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Published On: September 29, 2020 | Blog | 0 comments

Why are we still nervous about Arbitration during Covid?

Family Law Practitioners can all agree that what has been achieved by the Courts during the pandemic has been nothing short of miraculous.  Changes that have been talked about for years happened overnight, with the introduction of virtual hearings and electronic filing and bundles.  However, ‘Rome was not built in a day’ and many hearings were inevitably adjourned to give way for priority cases, such as public law children work.  This should have heralded a coup for ADR campaigners who have long banged the drum on the merits of arbitration as a ‘one-stop shop’ alternative to the Court.  However, the top family chambers are reporting that the increase in arbitration has not been as steep as expected during the pandemic.  What has been noted is that the rise in private FDR’s has sky-rocketed.  Is this the real reason arbitration has not taken off?

Potential factors influencing clients not to arbitrate:

  • Fear of the Unknown – Solicitors do not understand the process but are well versed in FDRs so can “visualise it” and perhaps explain it more easily to clients. It is a ‘like for like’ replacement for what you would get from a Court and therefore an easier “sell” to the client.
  • Lack of Appeal Process– a vexed argument in relation to arbitration. However, it begs the question of how often cases are appealed in any event.  If the parties have faith in the chosen arbitrator, who will be very experienced, it usually is not an issue.
  • Blame for Decision of the Arbitrator – This can be avoided altogether by asking IFLA to choose an arbitrator for the parties. The reality is that solicitors regularly choose Counsel for clients and take on the risk that comes with that pairing.  It should therefore be no more risky to select an arbitrator based on their experience.
  • Only for HNW or UHNW clients – It can be difficult for solicitors to build in another layer of costs for clients who have a finite budget for their fees. However, the reality is that most chambers are offering extremely competitive rates following the pandemic as qualified Counsel wish to gain or build on their experience of arbitration (if they do not have it already).  The potential advantage of a private FDR is that a junior barrister can hear a case, which may be cheaper, but arbitrators must be qualified to arbitrate.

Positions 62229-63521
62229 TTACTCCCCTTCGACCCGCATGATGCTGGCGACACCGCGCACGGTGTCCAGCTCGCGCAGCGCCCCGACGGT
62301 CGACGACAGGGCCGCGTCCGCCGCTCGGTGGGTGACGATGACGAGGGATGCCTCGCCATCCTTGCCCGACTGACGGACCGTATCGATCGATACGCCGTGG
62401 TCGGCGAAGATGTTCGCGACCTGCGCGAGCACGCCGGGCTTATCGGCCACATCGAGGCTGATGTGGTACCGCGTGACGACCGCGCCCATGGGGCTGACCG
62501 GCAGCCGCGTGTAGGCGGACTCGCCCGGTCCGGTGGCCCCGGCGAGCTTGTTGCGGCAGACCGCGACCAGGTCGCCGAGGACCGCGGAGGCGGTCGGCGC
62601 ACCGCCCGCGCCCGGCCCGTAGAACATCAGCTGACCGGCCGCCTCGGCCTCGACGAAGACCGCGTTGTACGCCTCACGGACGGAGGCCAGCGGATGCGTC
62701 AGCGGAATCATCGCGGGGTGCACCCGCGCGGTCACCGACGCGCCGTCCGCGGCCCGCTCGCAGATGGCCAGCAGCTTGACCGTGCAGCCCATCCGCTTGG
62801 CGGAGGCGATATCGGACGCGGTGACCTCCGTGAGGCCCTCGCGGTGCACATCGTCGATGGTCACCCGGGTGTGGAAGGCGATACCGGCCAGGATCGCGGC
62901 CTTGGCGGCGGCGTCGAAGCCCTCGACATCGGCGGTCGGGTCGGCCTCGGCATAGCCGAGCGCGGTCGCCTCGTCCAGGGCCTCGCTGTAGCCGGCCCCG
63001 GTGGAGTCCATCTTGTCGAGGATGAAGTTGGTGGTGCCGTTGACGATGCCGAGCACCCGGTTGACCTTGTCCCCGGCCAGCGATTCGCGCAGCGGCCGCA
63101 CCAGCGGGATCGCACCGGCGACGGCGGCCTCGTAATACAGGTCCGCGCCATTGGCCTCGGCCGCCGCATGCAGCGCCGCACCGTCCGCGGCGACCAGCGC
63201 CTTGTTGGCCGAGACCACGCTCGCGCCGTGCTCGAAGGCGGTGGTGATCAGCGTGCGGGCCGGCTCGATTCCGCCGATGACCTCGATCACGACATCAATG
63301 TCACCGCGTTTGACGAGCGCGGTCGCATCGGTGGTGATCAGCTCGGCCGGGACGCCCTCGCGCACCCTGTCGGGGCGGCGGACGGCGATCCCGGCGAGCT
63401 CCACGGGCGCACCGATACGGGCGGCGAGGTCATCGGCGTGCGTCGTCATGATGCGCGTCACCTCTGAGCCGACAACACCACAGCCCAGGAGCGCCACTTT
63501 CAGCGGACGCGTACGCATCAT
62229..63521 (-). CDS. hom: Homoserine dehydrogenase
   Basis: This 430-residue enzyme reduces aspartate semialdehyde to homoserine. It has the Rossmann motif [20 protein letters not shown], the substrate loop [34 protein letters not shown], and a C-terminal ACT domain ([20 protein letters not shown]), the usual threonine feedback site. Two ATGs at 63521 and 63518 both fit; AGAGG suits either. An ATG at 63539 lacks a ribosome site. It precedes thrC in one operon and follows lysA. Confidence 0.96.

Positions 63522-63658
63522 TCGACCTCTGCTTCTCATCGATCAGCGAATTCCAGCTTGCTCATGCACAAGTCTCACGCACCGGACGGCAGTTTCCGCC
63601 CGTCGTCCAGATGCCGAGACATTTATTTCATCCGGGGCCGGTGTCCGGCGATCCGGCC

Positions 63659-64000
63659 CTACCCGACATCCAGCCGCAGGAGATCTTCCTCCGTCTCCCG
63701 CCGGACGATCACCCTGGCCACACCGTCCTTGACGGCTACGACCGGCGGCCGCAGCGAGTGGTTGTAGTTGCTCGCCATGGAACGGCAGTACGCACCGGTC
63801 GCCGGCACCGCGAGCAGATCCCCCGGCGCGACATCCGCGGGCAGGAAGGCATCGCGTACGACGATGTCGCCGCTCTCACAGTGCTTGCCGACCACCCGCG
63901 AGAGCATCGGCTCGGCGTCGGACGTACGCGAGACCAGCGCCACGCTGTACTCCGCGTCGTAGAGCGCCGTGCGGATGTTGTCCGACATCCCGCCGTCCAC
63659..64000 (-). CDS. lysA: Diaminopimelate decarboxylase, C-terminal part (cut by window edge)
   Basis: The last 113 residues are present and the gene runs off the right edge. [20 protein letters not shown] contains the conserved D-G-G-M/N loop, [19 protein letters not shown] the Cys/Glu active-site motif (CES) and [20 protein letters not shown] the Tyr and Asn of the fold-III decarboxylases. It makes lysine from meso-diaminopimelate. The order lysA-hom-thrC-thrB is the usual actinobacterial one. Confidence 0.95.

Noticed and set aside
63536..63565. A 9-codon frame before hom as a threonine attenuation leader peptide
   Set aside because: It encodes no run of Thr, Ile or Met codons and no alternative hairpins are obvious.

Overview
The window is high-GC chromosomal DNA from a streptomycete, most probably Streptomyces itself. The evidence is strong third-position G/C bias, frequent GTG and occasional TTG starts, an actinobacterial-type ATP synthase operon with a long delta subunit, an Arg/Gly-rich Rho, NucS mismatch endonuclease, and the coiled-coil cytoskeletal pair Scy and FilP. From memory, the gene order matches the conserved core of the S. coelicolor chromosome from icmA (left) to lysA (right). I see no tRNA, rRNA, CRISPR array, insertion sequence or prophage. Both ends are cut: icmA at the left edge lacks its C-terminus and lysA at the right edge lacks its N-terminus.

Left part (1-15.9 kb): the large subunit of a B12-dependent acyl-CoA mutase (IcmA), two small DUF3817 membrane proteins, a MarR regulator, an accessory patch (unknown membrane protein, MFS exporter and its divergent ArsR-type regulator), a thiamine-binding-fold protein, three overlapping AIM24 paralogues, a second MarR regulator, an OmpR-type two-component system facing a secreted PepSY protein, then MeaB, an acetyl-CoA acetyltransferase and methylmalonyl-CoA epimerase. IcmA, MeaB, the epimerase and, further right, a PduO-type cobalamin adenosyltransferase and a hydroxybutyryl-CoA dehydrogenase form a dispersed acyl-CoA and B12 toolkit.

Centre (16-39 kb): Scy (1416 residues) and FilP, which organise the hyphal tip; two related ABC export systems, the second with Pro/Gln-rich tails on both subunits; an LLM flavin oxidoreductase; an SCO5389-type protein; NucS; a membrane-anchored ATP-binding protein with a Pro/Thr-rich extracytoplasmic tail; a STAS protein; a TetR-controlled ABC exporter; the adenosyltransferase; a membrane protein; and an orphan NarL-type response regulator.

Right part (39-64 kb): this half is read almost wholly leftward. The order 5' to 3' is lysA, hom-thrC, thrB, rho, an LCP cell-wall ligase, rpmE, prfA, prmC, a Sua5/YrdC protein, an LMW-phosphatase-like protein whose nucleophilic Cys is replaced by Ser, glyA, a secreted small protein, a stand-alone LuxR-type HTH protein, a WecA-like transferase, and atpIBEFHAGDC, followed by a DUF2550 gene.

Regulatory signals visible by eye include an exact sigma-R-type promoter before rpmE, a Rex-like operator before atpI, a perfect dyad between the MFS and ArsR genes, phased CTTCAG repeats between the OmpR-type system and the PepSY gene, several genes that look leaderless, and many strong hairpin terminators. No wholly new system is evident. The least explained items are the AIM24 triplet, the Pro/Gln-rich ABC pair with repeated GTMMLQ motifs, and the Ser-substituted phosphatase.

• Prohibitive Costs – The appeal of arbitration is that it can be completely bespoke and procedure can be streamlined so that costs are not wasted unnecessarily on standard directions. Hearings can also be done virtually, with less time being spent on issues as it might be in Court.  There is no waiting to be heard or for the Judge to receive/read the bundle and this might save a half day/day of a Final Hearing. If the fees are split between the parties, it may cost a few thousand pounds but that can easily be spent in solicitor correspondence generated between Court hearings.  Delay always equals cost and a careful cost estimate from a solicitor will illustrate what can be saved by attending arbitration.
  • It is only for Finance Matters – Arbitration can be used for TOLATA and children matters and also to adjudicate preliminary issues. It may be that the parties disagree on a tax issue or earning capacity but agree on everything else.  In those circumstances, it is possible to obtain an “on the papers” decision which can be a very cost-effective way to crack a case.
  • No Teeth – An accepted criticism of arbitration is that it is not going to helpful if sanctions are required for non-disclosers as there is no power to commit an individual to prison. It will therefore be important to funnel the right cases to arbitration.

Arbitration is undoubtedly a neat fix for lawyers.  We know that the client will have their decision on the day and the case will be settled, subject to lodging the Order.  However, it has to be borne in mind how many cases go to Final Hearing through the Court process and the appetite clients have for that ‘day of reckoning’.  They are few and far between.  Arbitration is housed in the same stable as ADR but the reality is that it is most akin to litigation.  For the client this carries great risk, as what if the decision does not go their way?

It seems that clients wish to be part of the solution.  With an FDR, a steer is given by the Judge but the clients are not bound by it and can add their own input to the proposals being made. In this way, the parties can put their own stamp on the outcome and feel they have played a part in their own destiny.  As we know, the best outcomes are those reached by the parties when it comes to enforcement.  While arbitration represents finality, which we imagine most clients want, it may be precisely that inability to walk away that prevents people signing up to it as a means of reaching settlement.

*Disclaimer: The information on the Anthony Gold website is for general information only and reflects the position at the date of publication. It does not constitute legal advice and should not be treated as such. It is provided without any representations or warranties, express or implied.*

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